Mobile heavy equipment mechanics
Mechanical drafters
Agricultural and food science technicians
Civil engineering technicians
Mechanical drafters
Mechanical engineering technicians
Industrial engineering technicians
Bachelor’s degree or higher Surgeons
Optometrists
Occupational therapists
Chiropractors
Financial specialists
Secondary school career/technical education teachers
Soil and plant scientists
Food scientists and technologists
Life scientists
Biological scientists
Foresters
Atmospheric and space scientists

SOURCE: Analysis by Jobs for the Future using data from Burning Glass Technologies.

TABLE 3-6b Fargo Region: Top Employers as Identified by RTLMI Analyses

Top STEM Employers—RTLMI Analyses
North Dakota State Universitya Department of Veterans Affairs
KJL Engineeringa RDO Equipmenta
Kar Auction Services Deere and Company
Automotive Finance Corporation Appareoa
Ulteig Engineers Doosan Bobcat Companya
Essentia Health Blue Cross Blue Shield of North Dakota
Sanford Health

aAttended the regional workshop.

SOURCE: Analysis by Jobs for the Future.

TABLE 3-6c Fargo Region: Workshop Participants, June 30, 2015

Employers/Industry Higher Education Third-Party Intermediaries Policy/Government Nonprofit/Philanthropic
Microsoft Fargo
Doosan Bobcat Company
Trail King Industries
Sanford Health
Appareo
Minn-Dak Farmers Cooperative
Tecton Products LLC
Caterpillar Reman
KJL Engineering
General Equipment and Supplies
F-M Ambulance Service
Marvin Windows and Doors—Integrity and Tecton Products
Partner
RDO Equipment Company
Laney’s Inc.
North Dakota State University
North Dakota State College of Science
University of North Dakota
Valley City State University
North Dakota Association of Tribal Colleges
Bismarck State College
Lake Region State College
Mayville State University
Greater Fargo Moorhead
Economic Development
Corporation
North Dakota STEM
Network
Jamestown/Stutsman
Development Corporation
North Dakota Department of Commerce
Job Service North Dakota
North Dakota Department of Career and Technical Education
Gateway to Science
Emerging Prairie – Speaker’s Bureau
Suggested Citation:"3 Background on the Selected Regions." National Academies of Sciences, Engineering, and Medicine. 2016. Promising Practices for Strengthening the Regional STEM Workforce Development Ecosystem. Washington, DC: The National Academies Press. doi: 10.17226/21894.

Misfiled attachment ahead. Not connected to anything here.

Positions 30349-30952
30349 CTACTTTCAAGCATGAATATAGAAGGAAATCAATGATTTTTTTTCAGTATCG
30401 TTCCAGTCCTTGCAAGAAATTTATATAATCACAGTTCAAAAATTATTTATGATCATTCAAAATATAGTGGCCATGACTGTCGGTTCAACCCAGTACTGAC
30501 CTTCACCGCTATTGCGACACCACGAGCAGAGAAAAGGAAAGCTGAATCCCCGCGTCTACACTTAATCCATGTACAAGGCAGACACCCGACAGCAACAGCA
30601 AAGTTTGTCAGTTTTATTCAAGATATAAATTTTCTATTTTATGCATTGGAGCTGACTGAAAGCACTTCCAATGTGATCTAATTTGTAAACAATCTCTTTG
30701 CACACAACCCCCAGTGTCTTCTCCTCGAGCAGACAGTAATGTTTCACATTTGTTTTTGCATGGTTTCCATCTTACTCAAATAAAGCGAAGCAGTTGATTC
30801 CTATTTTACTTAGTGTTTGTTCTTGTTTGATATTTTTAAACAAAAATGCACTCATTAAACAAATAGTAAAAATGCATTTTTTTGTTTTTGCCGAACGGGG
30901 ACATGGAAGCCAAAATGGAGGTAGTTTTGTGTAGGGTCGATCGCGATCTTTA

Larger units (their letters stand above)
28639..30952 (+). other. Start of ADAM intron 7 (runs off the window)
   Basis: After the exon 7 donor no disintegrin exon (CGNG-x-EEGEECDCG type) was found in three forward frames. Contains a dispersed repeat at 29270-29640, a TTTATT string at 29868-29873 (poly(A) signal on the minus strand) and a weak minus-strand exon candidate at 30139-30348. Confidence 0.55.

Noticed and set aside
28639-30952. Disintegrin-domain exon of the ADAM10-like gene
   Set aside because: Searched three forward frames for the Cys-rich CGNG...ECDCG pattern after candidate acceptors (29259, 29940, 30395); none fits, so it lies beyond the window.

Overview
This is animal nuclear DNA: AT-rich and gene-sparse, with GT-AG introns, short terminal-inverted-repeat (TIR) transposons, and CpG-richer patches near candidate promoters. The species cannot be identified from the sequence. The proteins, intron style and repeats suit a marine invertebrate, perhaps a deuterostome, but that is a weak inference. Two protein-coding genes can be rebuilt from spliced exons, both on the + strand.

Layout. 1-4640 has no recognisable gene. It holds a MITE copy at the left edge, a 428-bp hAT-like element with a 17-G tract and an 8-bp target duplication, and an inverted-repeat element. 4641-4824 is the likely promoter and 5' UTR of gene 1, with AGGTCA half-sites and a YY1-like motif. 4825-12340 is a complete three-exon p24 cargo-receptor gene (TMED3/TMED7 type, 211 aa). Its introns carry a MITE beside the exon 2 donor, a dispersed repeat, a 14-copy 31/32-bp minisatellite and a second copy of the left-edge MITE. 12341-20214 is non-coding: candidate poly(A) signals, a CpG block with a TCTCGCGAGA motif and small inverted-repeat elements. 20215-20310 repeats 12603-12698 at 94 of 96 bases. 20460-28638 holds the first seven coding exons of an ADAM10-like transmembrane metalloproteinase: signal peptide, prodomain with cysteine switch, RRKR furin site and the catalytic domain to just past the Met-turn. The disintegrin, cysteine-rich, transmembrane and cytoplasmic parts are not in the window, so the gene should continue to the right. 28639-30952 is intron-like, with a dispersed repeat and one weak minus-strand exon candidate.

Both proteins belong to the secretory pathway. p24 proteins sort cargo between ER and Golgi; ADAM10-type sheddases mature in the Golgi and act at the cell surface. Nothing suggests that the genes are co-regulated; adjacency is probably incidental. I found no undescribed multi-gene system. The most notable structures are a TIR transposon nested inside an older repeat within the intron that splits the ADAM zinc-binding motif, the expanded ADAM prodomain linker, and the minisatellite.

×
Page 23
Suggested Citation:"3 Background on the Selected Regions." National Academies of Sciences, Engineering, and Medicine. 2016. Promising Practices for Strengthening the Regional STEM Workforce Development Ecosystem. Washington, DC: The National Academies Press. doi: 10.17226/21894.
×
Page 24
Suggested Citation:"3 Background on the Selected Regions." National Academies of Sciences, Engineering, and Medicine. 2016. Promising Practices for Strengthening the Regional STEM Workforce Development Ecosystem. Washington, DC: The National Academies Press. doi: 10.17226/21894.
×
Page 25
Suggested Citation:"3 Background on the Selected Regions." National Academies of Sciences, Engineering, and Medicine. 2016. Promising Practices for Strengthening the Regional STEM Workforce Development Ecosystem. Washington, DC: The National Academies Press. doi: 10.17226/21894.
×
Page 26
Suggested Citation:"3 Background on the Selected Regions." National Academies of Sciences, Engineering, and Medicine. 2016. Promising Practices for Strengthening the Regional STEM Workforce Development Ecosystem. Washington, DC: The National Academies Press. doi: 10.17226/21894.
×
Page 27
Suggested Citation:"3 Background on the Selected Regions." National Academies of Sciences, Engineering, and Medicine. 2016. Promising Practices for Strengthening the Regional STEM Workforce Development Ecosystem. Washington, DC: The National Academies Press. doi: 10.17226/21894.
×
Page 28
Suggested Citation:"3 Background on the Selected Regions." National Academies of Sciences, Engineering, and Medicine. 2016. Promising Practices for Strengthening the Regional STEM Workforce Development Ecosystem. Washington, DC: The National Academies Press. doi: 10.17226/21894.
×
Page 29
Suggested Citation:"3 Background on the Selected Regions." National Academies of Sciences, Engineering, and Medicine. 2016. Promising Practices for Strengthening the Regional STEM Workforce Development Ecosystem. Washington, DC: The National Academies Press. doi: 10.17226/21894.
×
Page 30